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One way the left has quietly, insidiously, killed the American economy is through the dirty tricks it plays with unelected bureaucrats. This op-ed by private property rights attorney Karen Budd-Falen shows how the federal government ignores laws while destroying what’s left of people’s private property rights:

Private landowner Andrew VanDenBerg is at the center of the controversy, including now being vilified by a press release issued by the Colorado U.S. Attorney’s Office (part of the U.S. Justice Department).

The Alaska National Interest Lands Conservation Act (ANILCA) guarantees access to private property across federal lands. Although the private landowner is required to file an application explaining the location of such access, that application cannot be denied under ANILCA. According to the Senate Committee reports regarding ANILCA, Congress intended to eliminate the federal government’s discretion in allowing adequate and feasible access to inholdings by “direct(ing) the Secretary to grant the owner of an inholding such rights as are necessary to assure adequate access to the inholding and is intended to assure a permanent right of access to the concerned land across, through or over these Federal lands by such State or private owners or occupiers and their successors in interest.”

The problem with the application system however is that the BLM routinely, and many times intentionally and unreasonably, delays processing such applications, thereby denying access to the private property during the processing. It is more common than not to have an application for access delayed for years, all the while denying access to private property.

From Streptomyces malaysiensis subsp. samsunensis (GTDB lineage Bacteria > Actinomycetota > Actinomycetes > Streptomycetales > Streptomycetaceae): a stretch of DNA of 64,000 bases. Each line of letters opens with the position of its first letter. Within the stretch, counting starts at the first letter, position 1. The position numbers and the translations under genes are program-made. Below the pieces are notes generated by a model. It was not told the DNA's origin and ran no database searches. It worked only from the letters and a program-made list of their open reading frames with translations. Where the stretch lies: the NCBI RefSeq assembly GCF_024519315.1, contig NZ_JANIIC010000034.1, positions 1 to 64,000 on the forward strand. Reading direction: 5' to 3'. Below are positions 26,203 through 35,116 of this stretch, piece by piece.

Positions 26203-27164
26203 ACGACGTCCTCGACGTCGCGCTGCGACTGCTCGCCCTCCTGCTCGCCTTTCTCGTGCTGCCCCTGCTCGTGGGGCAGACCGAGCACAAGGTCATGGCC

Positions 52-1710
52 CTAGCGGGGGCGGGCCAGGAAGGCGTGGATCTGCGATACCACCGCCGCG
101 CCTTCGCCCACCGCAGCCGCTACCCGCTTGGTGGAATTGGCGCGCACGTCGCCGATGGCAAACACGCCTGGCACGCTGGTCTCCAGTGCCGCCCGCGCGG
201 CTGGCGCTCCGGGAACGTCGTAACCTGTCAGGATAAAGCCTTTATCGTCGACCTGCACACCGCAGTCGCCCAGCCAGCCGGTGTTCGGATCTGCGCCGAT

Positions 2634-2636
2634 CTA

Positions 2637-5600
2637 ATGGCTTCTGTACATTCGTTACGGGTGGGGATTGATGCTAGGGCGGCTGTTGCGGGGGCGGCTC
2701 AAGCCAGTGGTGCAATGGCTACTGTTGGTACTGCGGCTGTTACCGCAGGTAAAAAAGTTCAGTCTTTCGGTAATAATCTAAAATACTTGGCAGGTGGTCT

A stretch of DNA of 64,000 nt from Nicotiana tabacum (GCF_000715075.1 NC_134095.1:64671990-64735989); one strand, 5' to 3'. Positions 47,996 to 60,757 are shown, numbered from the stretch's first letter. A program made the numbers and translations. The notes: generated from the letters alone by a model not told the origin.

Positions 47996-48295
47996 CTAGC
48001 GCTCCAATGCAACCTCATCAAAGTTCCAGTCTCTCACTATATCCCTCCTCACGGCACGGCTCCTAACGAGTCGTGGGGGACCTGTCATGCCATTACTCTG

Why have laws if the federal government routinely ignores those laws with impunity? Unfortunately, this is just the tip of the iceberg. Here’s what should frighten people:

Private landowner Andrew VanDenBerg is at the center of the controversy, including now being vilified by a press release issued by the Colorado U.S. Attorney’s Office (part of the U.S. Justice Department).

The Alaska National Interest Lands Conservation Act (ANILCA) guarantees access to private property across federal lands. Although the private landowner is required to file an application explaining the location of such access, that application cannot be denied under ANILCA. According to the Senate Committee reports regarding ANILCA, Congress intended to eliminate the federal government’s discretion in allowing adequate and feasible access to inholdings by “direct(ing) the Secretary to grant the owner of an inholding such rights as are necessary to assure adequate access to the inholding and is intended to assure a permanent right of access to the concerned land across, through or over these Federal lands by such State or private owners or occupiers and their successors in interest.”